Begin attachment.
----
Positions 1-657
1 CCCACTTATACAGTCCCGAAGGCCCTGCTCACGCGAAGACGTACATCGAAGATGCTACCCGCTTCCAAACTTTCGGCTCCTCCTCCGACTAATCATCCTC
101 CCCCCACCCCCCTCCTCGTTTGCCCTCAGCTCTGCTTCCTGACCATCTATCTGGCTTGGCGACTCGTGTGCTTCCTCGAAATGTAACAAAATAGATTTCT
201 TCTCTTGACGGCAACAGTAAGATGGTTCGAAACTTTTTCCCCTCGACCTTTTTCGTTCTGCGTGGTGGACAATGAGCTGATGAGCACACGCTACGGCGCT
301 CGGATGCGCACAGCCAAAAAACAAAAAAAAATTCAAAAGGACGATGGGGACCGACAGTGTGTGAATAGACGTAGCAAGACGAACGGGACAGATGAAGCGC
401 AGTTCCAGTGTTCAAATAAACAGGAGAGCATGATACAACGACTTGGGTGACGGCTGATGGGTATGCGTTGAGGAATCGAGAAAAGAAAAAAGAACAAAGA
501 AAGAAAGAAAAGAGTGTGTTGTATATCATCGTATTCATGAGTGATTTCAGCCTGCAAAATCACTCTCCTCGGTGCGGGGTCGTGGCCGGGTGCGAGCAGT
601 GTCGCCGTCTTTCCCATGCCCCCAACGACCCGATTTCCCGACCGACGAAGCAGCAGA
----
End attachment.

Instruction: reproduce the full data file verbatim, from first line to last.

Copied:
Positions 1-657
1 CCCACTTATACAGTCCCGAAGGCCCTGCTCACGCGAAGACGTACATCGAAGATGCTACCCGCTTCCAAACTTTCGGCTCCTCCTCCGACTAATCATCCTC
101 CCCCCACCCCCCTCCTCGTTTGCCCTCAGCTCTGCTTCCTGACCATCTATCTGGCTTGGCGACTCGTGTGCTTCCTCGAAATGTAACAAAATAGATTTCT
201 TCTCTTGACGGCAACAGTAAGATGGTTCGAAACTTTTTCCCCTCGACCTTTTTCGTTCTGCGTGGTGGACAATGAGCTGATGAGCACACGCTACGGCGCT
301 CGGATGCGCACAGCCAAAAAACAAAAAAAAATTCAAAAGGACGATGGGGACCGACAGTGTGTGAATAGACGTAGCAAGACGAACGGGACAGATGAAGCGC
401 AGTTCCAGTGTTCAAATAAACAGGAGAGCATGATACAACGACTTGGGTGACGGCTGATGGGTATGCGTTGAGGAATCGAGAAAAGAAAAAAGAACAAAGA
501 AAGAAAGAAAAGAGTGTGTTGTATATCATCGTATTCATGAGTGATTTCAGCCTGCAAAATCACTCTCCTCGGTGCGGGGTCGTGGCCGGGTGCGAGCAGT
601 GTCGCCGTCTTTCCCATGCCCCCAACGACCCGATTTCCCGACCGACGAAGCAGCAGA